The Expendables 3 (2014, Patrick Hughes)

For this film-by-film look at the career of Arnold Schwarzenegger, I’ve been watching his movies in a random order and jotting down a few thoughts. 


Watched: 14 December 2019
Format: A secondhand DVD.
Seen before? No. 

Review: More is less. This is the third go-round for the ageing action stars of a series that was never brimming with new ideas to begin with. Barney Ross (Sylvester Stallone) and his crusty cronies engage in another rescue/revenge/does-anyone-care-what-the-plot-is? mission that entails a lot of shooting and shouting. We again get bucketloads of numbskull action, some tawdry drama delivered by actors who sound like talking is a recently developed skill, and scene after scene dominated by male posturing. 

The newcomers to this retirement-home jolly include Mel Gibson, ignoring his troubled personal life to play the latest boring villain; Wesley Snipes as an original member of the Expendables; Harrison Ford, slumming it to replace Bruce Willis as the team’s CIA boss; Kelsey Grammer, who’s at least watchable playing a laid-back fixer; and Antonio Banderas, who likewise introduces some much-needed humour as a cocky recruit to Ross’s gang.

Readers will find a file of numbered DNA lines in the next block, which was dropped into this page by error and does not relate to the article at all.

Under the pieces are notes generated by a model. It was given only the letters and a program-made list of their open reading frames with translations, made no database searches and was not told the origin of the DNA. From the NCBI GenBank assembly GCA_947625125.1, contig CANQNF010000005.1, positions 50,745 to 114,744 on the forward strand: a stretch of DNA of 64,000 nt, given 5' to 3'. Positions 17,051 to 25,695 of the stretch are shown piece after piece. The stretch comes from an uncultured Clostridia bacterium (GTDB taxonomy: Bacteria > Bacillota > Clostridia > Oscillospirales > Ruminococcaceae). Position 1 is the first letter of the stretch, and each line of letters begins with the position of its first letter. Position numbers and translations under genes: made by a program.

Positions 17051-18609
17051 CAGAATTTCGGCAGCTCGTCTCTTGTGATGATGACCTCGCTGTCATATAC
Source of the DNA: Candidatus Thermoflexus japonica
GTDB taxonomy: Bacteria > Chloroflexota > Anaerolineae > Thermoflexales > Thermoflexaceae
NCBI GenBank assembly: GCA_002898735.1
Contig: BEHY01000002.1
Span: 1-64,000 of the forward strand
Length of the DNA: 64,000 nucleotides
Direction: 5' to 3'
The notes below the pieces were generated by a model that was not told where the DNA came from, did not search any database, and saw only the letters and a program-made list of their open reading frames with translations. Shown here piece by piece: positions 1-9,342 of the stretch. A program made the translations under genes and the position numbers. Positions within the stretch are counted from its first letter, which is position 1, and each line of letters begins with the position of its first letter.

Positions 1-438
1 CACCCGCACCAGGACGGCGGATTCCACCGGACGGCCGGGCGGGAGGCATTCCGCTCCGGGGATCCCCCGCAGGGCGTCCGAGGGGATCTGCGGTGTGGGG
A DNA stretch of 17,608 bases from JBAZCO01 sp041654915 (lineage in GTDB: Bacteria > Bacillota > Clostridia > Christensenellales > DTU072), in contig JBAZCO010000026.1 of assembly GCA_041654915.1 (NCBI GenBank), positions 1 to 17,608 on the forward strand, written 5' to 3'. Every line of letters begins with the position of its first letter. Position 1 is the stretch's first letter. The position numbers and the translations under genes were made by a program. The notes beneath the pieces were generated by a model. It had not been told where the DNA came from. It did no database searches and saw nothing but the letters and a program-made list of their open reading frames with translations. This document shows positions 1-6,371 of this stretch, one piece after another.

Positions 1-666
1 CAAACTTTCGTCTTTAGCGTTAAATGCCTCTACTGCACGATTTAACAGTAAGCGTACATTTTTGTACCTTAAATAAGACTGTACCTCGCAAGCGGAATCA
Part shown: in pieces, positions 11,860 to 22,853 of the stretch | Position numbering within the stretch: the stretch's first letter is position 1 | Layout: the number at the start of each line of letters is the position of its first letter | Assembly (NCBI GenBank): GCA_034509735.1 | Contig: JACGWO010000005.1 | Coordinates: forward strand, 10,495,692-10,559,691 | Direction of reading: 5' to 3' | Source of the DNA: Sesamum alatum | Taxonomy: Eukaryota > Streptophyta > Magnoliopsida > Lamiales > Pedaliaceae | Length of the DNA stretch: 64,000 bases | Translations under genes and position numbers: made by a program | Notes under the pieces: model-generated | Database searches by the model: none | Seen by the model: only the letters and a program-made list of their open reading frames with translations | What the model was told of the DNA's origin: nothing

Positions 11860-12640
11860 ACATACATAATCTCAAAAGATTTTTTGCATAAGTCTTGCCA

As with the previous two films, Arnold Schwarzenegger’s contribution as Ross’s foe-turned-uneasy-friend Trent Mauser can best be described as bolted-on. It’s an extended cameo, a few scenes, and he’s there because he’s Arnold Schwarzenegger not because his character is plausibly or even interestingly taking part in the adventure.

Three former brothers in arms out of 10

Next: Batman & Robin

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